At this point of his speech, Dr. Hindsight may have managed the kind of frosty smile that killed off all the houseplants in the building and mustered an attempt at cheeriness – “There are a number of operators in that space that will do well. They are well run, they’ve got a good client base and they will continue” – Gee, thanks Damian – “but the market is moving very much towards alternative lending out of institutional funds” – Oh.

So then the man who has no professional knowledge of healthy P2P companies went on to proclaim that, “The future is alternative lending – P2P may be an aspect of that but it’s going to be a very small aspect”.

What exactly does this endgame specialist know about institutional funds? Or lending in general, for that matter (apart from the kind that’s ossified into terminal debt). Does he follow the view of some investors that the mere presence of an institution in a deal gives them comfort because people who deal in finance must ipse facto understand all forms of finance? Does he think the institutional lenders have some sort of expertise in property lending that would have prevented the Lendy bellyflop?

Well, they might have done, not because they understand property debt, but because they can smell the stench of bad practice.

But why on earth Webb feels institutional lenders are “the future” is an unsolved mystery. True, a few platforms have found them to be a useful source of funding fast growth, but at CapitalStackers we’ve only proceeded down that route (as indeed we do all routes) with caution, because our retail investors are so important to us. And since stability outweighs speed of growth in our book, we haven’t been in a hurry to secure a large institution’s funds. We’re not against an institutional tie up. Far from it – just as long as it doesn’t cut across our highly valued relationship with our existing investors who, after all, have been with us from the get-go.

On the other hand, we do work hand in hand with banks on almost every deal, which is an institutional partnership of a different kind. While we’re regulated by the FCA, banks, for their part, are subject to very high standards of regulatory control through the Bank of England’s Prudential Regulation Authority, which tightened controls further after 2008. In effect, this means banks can only lend up to around 60% Loan-to-Value ratio, otherwise they require more regulatory capital and business becomes less economical.

Which is the basis of our business model – funding the gap between a property developer’s equity and the amount it’s economical for the banks to lend – which is a sensible position for crowdfunding. Small investors who prefer not to tie their capital up in REITS or unit trusts can get involved in the kind of regulated, transparent deals that banks normally fund. This gives them more choice and flexibility. Not to mention the confidence generated by a deal fully funded from the outset.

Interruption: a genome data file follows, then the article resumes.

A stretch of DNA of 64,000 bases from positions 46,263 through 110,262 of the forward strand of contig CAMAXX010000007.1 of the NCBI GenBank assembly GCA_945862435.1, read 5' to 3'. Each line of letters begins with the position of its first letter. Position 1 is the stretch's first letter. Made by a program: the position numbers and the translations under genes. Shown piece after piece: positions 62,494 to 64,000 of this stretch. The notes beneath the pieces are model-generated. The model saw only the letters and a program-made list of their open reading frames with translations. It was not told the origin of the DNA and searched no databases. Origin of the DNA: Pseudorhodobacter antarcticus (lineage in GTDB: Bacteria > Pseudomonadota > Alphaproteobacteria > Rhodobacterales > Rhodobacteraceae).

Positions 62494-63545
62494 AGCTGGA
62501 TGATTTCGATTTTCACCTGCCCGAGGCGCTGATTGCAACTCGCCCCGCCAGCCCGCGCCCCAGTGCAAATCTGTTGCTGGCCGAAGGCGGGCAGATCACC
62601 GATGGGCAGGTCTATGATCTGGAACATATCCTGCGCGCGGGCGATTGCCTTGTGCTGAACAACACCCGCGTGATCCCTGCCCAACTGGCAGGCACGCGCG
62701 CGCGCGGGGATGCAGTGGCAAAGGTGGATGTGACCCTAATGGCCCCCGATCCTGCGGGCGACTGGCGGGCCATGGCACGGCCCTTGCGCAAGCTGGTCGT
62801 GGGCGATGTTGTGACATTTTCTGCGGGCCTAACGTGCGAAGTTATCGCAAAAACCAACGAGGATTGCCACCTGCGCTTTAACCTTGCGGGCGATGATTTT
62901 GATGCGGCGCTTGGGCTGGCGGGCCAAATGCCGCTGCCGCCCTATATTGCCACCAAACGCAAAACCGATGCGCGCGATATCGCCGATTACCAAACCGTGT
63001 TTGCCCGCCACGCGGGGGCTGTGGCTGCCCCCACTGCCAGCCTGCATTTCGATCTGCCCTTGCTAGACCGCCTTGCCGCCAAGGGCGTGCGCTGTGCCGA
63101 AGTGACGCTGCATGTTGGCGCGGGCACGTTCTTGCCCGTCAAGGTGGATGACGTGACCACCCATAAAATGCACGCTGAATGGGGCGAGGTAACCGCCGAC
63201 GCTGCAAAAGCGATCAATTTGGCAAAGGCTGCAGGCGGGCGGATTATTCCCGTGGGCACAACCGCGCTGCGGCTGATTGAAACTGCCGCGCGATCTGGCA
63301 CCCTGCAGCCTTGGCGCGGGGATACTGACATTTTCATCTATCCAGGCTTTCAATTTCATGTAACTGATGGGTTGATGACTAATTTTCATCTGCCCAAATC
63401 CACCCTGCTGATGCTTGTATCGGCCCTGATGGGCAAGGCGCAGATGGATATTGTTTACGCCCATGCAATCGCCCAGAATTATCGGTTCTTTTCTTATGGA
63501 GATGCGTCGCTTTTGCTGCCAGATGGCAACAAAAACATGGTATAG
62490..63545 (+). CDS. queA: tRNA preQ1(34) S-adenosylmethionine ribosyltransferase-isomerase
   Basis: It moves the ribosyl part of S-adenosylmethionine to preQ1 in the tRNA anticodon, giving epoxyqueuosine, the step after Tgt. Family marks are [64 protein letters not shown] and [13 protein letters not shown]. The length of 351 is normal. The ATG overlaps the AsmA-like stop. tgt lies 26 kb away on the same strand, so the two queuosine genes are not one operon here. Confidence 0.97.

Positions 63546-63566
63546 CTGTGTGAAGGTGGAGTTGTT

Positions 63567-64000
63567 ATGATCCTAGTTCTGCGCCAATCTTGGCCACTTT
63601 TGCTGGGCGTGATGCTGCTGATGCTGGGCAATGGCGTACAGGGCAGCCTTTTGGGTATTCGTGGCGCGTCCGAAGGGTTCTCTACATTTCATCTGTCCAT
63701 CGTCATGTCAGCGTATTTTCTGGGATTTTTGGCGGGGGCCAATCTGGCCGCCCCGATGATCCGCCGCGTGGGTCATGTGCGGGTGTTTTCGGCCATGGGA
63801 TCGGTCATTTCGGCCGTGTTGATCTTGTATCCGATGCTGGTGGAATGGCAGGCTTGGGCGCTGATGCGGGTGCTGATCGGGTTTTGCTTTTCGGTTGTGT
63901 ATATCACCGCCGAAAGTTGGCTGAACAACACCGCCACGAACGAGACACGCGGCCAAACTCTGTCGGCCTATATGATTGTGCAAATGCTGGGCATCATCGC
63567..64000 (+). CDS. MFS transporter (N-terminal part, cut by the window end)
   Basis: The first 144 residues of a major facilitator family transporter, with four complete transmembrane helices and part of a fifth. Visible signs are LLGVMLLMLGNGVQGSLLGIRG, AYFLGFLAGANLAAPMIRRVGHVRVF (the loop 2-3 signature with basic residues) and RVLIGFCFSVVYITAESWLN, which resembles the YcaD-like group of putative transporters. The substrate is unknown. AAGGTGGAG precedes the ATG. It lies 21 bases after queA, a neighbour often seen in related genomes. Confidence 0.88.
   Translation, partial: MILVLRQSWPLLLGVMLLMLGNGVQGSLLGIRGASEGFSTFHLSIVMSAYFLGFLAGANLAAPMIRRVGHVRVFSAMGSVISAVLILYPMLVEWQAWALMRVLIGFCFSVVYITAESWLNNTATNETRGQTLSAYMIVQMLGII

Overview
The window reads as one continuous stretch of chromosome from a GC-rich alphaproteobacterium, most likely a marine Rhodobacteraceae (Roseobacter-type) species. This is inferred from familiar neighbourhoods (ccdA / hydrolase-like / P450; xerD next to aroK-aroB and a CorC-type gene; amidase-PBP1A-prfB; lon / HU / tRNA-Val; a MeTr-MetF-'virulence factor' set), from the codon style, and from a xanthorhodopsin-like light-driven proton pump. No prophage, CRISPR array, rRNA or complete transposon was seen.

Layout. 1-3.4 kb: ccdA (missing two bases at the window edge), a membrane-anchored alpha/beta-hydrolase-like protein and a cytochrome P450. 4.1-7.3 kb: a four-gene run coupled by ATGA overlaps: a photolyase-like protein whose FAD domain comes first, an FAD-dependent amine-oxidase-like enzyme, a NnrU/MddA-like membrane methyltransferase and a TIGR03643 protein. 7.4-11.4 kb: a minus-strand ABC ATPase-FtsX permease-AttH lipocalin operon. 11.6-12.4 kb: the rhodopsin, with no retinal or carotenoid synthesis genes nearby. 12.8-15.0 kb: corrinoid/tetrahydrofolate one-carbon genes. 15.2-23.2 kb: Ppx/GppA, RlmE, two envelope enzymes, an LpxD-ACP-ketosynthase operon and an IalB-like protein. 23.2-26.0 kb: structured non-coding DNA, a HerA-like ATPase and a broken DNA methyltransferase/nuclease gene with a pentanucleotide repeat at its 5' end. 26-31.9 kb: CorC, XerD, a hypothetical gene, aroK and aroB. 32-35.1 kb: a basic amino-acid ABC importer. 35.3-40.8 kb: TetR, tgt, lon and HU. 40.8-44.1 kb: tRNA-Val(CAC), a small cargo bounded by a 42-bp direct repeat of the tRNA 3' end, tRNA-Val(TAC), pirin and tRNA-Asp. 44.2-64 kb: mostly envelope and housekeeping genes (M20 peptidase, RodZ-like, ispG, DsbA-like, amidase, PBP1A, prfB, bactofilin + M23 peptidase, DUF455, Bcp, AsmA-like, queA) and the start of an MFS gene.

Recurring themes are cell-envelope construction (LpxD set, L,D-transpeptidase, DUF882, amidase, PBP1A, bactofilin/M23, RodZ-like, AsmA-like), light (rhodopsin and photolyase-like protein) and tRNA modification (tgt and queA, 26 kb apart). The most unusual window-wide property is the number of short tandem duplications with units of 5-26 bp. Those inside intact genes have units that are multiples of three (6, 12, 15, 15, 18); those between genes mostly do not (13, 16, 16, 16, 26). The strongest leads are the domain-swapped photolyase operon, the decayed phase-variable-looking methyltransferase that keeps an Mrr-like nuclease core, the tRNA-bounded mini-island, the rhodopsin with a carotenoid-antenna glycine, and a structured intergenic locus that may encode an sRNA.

And yes, this means we take a junior position in the “stack” to our bank partners, but this is a calculated and painstakingly assessed risk. Whilst in the repayment cascade the bank would be out first, it’s worth pointing out that they would never enter into a deal with a junior lender where they expected that junior lender to go into default, since this would also cause issues with their own deal.

Anyway, continuing to paint a portrait of the entire industry through his keyhole, Dr. Hindsight goes on to explain that the “historic failures in P2P lending over the last decade” (all eight of them) were all down to “shareholder greed, too much capital, using technology to cut out credit risk processes, and lack of experience in lending”. Furthermore, he states that “many of the people involved in fintech were more technology than finance-based, they had no financial background,” tarring the entire seagoing fleet with the same brush he used to damn the few that sank.

“There was no grey hair”, he goes on (boy does he go on!), “there was no experience, people just jumped into the sector, worked out there was an ability to deploy money and did so with minimal review of credit or understanding of lending.

“And they went into areas I think they deemed to be simplistic, i.e. property lending, but they didn’t really understand the issues involved.”

Which, to be honest, sounds a bit like, dare we say it, an insolvency practitioner predicting the future of an entire industry when he doesn’t understand the issues involved.